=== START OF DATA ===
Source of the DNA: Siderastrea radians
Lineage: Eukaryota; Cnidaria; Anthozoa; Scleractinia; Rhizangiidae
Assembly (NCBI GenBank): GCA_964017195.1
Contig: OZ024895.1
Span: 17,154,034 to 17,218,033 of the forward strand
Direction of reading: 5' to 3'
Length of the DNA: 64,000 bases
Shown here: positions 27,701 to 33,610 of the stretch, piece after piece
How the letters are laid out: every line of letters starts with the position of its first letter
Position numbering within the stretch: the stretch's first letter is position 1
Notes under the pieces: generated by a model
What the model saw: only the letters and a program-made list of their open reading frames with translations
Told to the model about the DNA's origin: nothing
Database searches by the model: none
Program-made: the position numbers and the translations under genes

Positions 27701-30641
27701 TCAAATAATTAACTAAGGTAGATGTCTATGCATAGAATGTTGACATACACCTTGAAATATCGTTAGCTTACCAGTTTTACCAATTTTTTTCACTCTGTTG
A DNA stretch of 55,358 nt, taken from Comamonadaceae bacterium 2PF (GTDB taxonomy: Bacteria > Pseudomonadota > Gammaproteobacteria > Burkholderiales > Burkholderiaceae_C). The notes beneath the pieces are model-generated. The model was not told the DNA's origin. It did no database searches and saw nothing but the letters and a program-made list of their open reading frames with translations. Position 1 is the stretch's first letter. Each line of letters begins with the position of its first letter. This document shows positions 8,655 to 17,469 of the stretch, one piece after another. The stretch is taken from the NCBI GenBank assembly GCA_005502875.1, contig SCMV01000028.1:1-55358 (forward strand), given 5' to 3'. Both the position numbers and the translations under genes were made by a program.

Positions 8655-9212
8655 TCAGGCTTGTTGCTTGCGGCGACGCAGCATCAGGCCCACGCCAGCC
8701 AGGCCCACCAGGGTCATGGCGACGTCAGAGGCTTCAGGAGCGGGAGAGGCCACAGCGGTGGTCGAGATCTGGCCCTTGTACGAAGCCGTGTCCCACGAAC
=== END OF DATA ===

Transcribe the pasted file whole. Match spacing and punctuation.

Source of the DNA: Siderastrea radians
Lineage: Eukaryota; Cnidaria; Anthozoa; Scleractinia; Rhizangiidae
Assembly (NCBI GenBank): GCA_964017195.1
Contig: OZ024895.1
Span: 17,154,034 to 17,218,033 of the forward strand
Direction of reading: 5' to 3'
Length of the DNA: 64,000 bases
Shown here: positions 27,701 to 33,610 of the stretch, piece after piece
How the letters are laid out: every line of letters starts with the position of its first letter
Position numbering within the stretch: the stretch's first letter is position 1
Notes under the pieces: generated by a model
What the model saw: only the letters and a program-made list of their open reading frames with translations
Told to the model about the DNA's origin: nothing
Database searches by the model: none
Program-made: the position numbers and the translations under genes

Positions 27701-30641
27701 TCAAATAATTAACTAAGGTAGATGTCTATGCATAGAATGTTGACATACACCTTGAAATATCGTTAGCTTACCAGTTTTACCAATTTTTTTCACTCTGTTG
A DNA stretch of 55,358 nt, taken from Comamonadaceae bacterium 2PF (GTDB taxonomy: Bacteria > Pseudomonadota > Gammaproteobacteria > Burkholderiales > Burkholderiaceae_C). The notes beneath the pieces are model-generated. The model was not told the DNA's origin. It did no database searches and saw nothing but the letters and a program-made list of their open reading frames with translations. Position 1 is the stretch's first letter. Each line of letters begins with the position of its first letter. This document shows positions 8,655 to 17,469 of the stretch, one piece after another. The stretch is taken from the NCBI GenBank assembly GCA_005502875.1, contig SCMV01000028.1:1-55358 (forward strand), given 5' to 3'. Both the position numbers and the translations under genes were made by a program.

Positions 8655-9212
8655 TCAGGCTTGTTGCTTGCGGCGACGCAGCATCAGGCCCACGCCAGCC
8701 AGGCCCACCAGGGTCATGGCGACGTCAGAGGCTTCAGGAGCGGGAGAGGCCACAGCGGTGGTCGAGATCTGGCCCTTGTACGAAGCCGTGTCCCACGAAC